When searching for a new place to call home in New York, most people know to steer clear of areas with landfills, power plants and, say, massive decades-long subway construction. But did you also know that toxic sites abound in the five boroughs?

Real estate data powerhouse has compiled a handy map of said toxic sites that could lead to health or even financial hardships.

“It’s buyer or investor beware,” says Nancy Jorisch, a senior data analyst for PropertyShark, noting that folks might find themselves responsible for clean-up duties even if they weren’t to blame for the original toxic mess.

“Gas tank leaks are a major concern,” she says. “[The gas] can migrate long distances through soil,” ultimately affecting a property you purchase that’s seemingly far enough away from the site of the leak.

The legend on the left side of the map (and reprinted below) breaks things down further so you’ll know exactly what it is you don’t want in your backyard. You'll find oil spill and tank failures galore, along with hazardous waste violations (a red X inside a box--zoom into the map to see them).  Double brown circles indicate brownfield sites, formerly used for commercial purposes and potentially contaminated by hazardous waste or pollution. A purple lower-case “t” in a square is a hazardous waste treatment, storage or disposal site. A purple X in a circle is a solid waste facility, and a red cross is a U.S. Superfund priority site.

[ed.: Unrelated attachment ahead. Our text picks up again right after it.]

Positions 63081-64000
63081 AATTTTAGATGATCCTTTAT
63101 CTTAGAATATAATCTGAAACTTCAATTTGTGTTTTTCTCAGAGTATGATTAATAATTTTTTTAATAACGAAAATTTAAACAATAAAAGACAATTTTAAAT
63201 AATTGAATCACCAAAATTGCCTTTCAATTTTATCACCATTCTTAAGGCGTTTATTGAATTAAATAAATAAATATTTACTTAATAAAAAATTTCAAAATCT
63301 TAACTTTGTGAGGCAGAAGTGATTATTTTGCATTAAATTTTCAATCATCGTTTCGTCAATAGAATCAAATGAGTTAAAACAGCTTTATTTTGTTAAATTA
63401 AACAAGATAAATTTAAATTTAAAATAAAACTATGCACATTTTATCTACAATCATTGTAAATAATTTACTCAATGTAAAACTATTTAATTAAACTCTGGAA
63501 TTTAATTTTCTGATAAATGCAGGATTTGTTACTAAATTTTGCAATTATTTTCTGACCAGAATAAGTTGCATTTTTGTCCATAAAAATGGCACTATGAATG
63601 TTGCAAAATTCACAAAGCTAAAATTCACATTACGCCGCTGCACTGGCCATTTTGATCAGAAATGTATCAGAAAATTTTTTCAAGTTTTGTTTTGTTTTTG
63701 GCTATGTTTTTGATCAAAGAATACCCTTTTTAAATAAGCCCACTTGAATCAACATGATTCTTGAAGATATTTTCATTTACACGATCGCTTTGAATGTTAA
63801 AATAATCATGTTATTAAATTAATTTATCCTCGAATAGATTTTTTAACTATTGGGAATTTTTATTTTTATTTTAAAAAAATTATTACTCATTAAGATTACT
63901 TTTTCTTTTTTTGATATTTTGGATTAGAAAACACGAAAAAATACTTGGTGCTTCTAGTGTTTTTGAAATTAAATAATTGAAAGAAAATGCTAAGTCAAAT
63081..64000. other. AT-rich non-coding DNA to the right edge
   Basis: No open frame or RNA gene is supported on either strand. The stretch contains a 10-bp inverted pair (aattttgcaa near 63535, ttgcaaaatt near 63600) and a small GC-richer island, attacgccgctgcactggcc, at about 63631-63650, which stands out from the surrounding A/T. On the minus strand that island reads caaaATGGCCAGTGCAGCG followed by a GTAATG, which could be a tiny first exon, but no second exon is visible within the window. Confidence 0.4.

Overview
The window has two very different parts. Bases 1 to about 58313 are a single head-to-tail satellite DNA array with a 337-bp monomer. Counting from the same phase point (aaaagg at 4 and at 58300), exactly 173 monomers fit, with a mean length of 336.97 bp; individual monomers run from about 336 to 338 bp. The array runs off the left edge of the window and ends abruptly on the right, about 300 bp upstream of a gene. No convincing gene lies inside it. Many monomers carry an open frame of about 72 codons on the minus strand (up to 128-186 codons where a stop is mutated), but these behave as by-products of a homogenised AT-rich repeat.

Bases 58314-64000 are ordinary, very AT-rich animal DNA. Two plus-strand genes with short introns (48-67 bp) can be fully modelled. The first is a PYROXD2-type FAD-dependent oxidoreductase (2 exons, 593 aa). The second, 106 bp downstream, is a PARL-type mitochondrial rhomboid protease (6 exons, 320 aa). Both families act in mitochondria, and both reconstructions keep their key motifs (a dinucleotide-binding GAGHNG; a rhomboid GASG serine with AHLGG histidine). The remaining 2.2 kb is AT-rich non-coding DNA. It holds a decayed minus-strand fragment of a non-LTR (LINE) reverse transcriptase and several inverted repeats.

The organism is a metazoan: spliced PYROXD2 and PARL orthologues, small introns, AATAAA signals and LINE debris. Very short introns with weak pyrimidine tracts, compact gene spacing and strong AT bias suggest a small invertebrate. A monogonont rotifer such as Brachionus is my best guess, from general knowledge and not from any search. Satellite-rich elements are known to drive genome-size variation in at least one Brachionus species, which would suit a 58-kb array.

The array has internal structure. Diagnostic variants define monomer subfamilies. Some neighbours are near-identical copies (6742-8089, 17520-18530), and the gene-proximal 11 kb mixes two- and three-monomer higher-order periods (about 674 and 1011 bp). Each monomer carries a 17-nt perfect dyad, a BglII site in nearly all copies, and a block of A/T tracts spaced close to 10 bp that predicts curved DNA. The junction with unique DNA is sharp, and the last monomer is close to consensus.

“Properties closest to manufacturing plants, gas stations and landfills have the highest amounts of potential toxicity,” says PropertyShark's Jorisch.

For example, Newtown Creek—which forms part of the border between Brooklyn and Queens, and was designated a Superfund site in 2010—is considered one of the most polluted industrial sites in the U.S., with an estimated 30 million gallons of spilled oil and raw sewage from the NYC sewer system.

While the many symbols on this map might make you think you need to flee New York immediately lest you grow a third arm, Jorisch urges folks to stay calm.

“People shouldn’t panic if they see an icon near a property they're looking to buy," she says. "Not all icons are equally serious and some issues are much more benign than others."

PropertyShark's individual property reports, available to members, also contain a "Hazards & Enviornment" section (screenshot below) that's helpful in understanding the hazards associated with the property, the lot next to it, or the street where it's located.  

To see a sample property report loaded with a wealth of information you'll want to have before you buy a home, click here. is a real estate website that provides in-depth data for more than 75 million properties in New York City, Philadelphia, Los Angeles, San Francisco Bay Area, and other major US markets. The company covers most of the U.S. with a primary focus on the New York real estate marketplace. Click here to see what services and data are offered in your area.

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